Have your very own hand-made screen-printed DIY electronics T-Shirt!
I've been wanting to make a batch of these for a while and eventually found the time and space to start making them. To do this I had to learn how to screen-print, taught a silk-screen printing course at Nottingham Hackspace and made plenty of mistakes on the way. £1 from the sale of each one goes to Nottingham Hackspace.
Show your inner geek and keep it DIY.
I visited the Bristol Bike Project which is a very awesome project, space and people (I was helping teach a pedal power course with Magnificent Revolution). I picked up one of their 'Do It Yourself' bicycle T-Shirts which had a load of parts of bikes on it and the DIY slogan. It became my favourite T-Shirt. I decided to shamelessly rip it off (copying is the highest form of flattery, I think), but with electronics tools and parts as the theme, rather than bicycles.
You can buy the T-Shirt here, screen-printed by my own hand, using good-quality long-lasting 'plastisol' inks. At the moment I've only done a small batch of them. They are all orange logo printed on brown T-Shirt.
I have some Large size organic, fair trade cotton T-shirts available for £12 (plus £3 postage and packing) here:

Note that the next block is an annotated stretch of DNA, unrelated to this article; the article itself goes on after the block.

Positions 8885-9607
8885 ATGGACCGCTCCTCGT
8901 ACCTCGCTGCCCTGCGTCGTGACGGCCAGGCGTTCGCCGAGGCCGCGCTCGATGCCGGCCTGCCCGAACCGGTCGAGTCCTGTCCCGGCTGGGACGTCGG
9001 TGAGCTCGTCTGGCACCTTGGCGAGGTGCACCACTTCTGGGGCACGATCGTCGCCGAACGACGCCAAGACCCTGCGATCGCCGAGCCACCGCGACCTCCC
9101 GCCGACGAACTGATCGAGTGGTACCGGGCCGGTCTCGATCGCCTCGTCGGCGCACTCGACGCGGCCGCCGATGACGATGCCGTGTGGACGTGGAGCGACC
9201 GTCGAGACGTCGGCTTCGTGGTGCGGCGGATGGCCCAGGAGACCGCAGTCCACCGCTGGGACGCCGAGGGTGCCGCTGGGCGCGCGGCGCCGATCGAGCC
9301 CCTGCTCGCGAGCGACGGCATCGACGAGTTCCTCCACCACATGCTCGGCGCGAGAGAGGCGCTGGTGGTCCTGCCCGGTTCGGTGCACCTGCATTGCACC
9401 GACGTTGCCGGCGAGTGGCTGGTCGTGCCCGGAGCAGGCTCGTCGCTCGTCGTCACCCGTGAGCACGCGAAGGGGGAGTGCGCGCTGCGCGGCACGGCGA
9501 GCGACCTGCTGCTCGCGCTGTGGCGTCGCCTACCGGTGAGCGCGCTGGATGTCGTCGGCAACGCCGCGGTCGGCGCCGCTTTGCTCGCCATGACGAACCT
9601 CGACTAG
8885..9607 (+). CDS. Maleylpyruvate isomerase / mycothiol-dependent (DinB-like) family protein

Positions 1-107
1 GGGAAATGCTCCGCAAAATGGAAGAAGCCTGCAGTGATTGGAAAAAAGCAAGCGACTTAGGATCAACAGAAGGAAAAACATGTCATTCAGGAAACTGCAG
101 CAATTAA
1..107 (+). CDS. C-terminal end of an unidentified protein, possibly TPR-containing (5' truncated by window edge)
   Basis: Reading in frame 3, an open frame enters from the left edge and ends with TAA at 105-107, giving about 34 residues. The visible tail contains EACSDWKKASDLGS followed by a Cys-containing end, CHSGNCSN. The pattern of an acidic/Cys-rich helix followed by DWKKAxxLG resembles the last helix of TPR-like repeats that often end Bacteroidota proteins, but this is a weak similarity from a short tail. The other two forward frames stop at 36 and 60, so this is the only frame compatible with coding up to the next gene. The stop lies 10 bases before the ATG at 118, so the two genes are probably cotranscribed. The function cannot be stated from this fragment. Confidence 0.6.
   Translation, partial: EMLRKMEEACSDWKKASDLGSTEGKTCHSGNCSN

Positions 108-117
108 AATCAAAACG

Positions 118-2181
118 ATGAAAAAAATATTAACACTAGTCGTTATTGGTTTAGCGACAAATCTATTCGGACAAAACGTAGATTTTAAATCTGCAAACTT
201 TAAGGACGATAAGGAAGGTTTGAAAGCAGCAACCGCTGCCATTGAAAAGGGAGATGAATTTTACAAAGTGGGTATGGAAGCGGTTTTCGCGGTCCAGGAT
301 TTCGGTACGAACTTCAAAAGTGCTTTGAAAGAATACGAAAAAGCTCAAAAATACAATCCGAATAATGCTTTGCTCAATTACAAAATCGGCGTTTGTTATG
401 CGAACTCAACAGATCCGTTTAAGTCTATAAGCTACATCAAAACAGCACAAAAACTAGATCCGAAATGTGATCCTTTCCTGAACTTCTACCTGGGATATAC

I also have a number printed on second hand T-shirts, in sizes small through to XL. The sirts are not perfect and might have marks, discolouration or imperfections. They are available at a greatly reduced price (£8, plus £3 postage and packing) here:
Eventually, I came to the design shown here. You can download the .pdf of this image here:
Learning to screen-print then became my next challenge. There are loads of guides and tutorials on the web about most of the process, so please have a look around. I found this guide from Wicked Printing Stuff to be very helpful. The main steps in the process are:
Here are some photos to show a bit of the process:
I was printing a relatviely light logo onto a dark material. Firstly I used some water based fabric paint. This was bright orange in the pot, but when printed only showed up as a dark patch and was barely visible.
So I needed something a bit better. After a bit of research it turns out that most (95% ish) of printed T-Shirts use 'Plastisol' inks. These inks must be heat treated (at around 180 degrees) to get them to set. This stops the ink setting in the screen (which would make the screen un-usable. They are also much more opaque than the water-based inks.
The plastisol inks I obtained (via the magic of eBay) were a bit thick and did not easily go through the screen. I also had to purchase some 'cureable reducer' which can be added to the inks (up to 5%) to make the inks less thick and so work through the mesh a bit better.
I also needed to refine the heat-treatment, as I was using a hand-held heat-gun. To ensure the ink had set correctly you need to ensure the whole design reaches 180 degrees C, or else the design will wash out. This took a while and it would be best to have some kind of over-head heater, as used in professional set-ups.
I've been pretty pleased with the results, but it has definitely been a learning process and doing screen-printing is definitely something that you have to try out to get a feel for it.